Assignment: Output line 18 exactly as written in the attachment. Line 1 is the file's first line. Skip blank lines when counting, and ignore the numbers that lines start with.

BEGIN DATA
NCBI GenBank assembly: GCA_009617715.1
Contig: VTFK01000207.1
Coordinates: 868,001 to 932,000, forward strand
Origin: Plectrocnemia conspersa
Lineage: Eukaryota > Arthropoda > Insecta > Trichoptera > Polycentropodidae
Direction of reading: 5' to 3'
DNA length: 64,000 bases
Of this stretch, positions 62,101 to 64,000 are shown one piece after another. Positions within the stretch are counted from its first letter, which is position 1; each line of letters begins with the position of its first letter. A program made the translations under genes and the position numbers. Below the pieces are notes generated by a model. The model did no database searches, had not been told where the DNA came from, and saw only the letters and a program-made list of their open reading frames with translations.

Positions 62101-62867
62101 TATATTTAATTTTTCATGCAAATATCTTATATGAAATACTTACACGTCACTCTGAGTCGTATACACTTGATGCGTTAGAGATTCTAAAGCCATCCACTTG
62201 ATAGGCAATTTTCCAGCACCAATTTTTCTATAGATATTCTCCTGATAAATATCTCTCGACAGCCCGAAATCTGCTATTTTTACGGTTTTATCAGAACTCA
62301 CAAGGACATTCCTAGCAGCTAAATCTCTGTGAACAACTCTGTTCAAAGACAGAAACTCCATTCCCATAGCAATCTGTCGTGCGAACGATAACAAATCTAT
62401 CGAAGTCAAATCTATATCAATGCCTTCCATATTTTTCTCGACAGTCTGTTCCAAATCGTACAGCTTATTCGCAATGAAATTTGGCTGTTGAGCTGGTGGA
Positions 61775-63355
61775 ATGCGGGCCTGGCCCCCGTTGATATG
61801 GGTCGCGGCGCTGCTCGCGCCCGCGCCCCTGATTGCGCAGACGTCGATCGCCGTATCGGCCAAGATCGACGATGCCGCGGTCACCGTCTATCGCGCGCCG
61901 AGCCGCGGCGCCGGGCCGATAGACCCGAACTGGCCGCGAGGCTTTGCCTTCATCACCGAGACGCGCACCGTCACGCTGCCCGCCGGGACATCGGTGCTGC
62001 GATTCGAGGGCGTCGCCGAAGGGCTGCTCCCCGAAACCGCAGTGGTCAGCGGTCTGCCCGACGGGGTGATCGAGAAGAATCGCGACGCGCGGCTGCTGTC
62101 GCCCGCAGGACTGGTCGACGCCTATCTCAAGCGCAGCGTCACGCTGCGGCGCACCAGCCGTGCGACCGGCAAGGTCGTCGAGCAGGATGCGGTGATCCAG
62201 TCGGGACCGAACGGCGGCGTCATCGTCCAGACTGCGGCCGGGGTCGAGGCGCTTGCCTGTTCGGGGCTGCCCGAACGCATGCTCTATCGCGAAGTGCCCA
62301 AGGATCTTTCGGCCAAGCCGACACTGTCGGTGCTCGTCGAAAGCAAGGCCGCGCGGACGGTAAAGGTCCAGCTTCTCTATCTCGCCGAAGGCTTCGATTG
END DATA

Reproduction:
62001 GATTCGAGGGCGTCGCCGAAGGGCTGCTCCCCGAAACCGCAGTGGTCAGCGGTCTGCCCGACGGGGTGATCGAGAAGAATCGCGACGCGCGGCTGCTGTC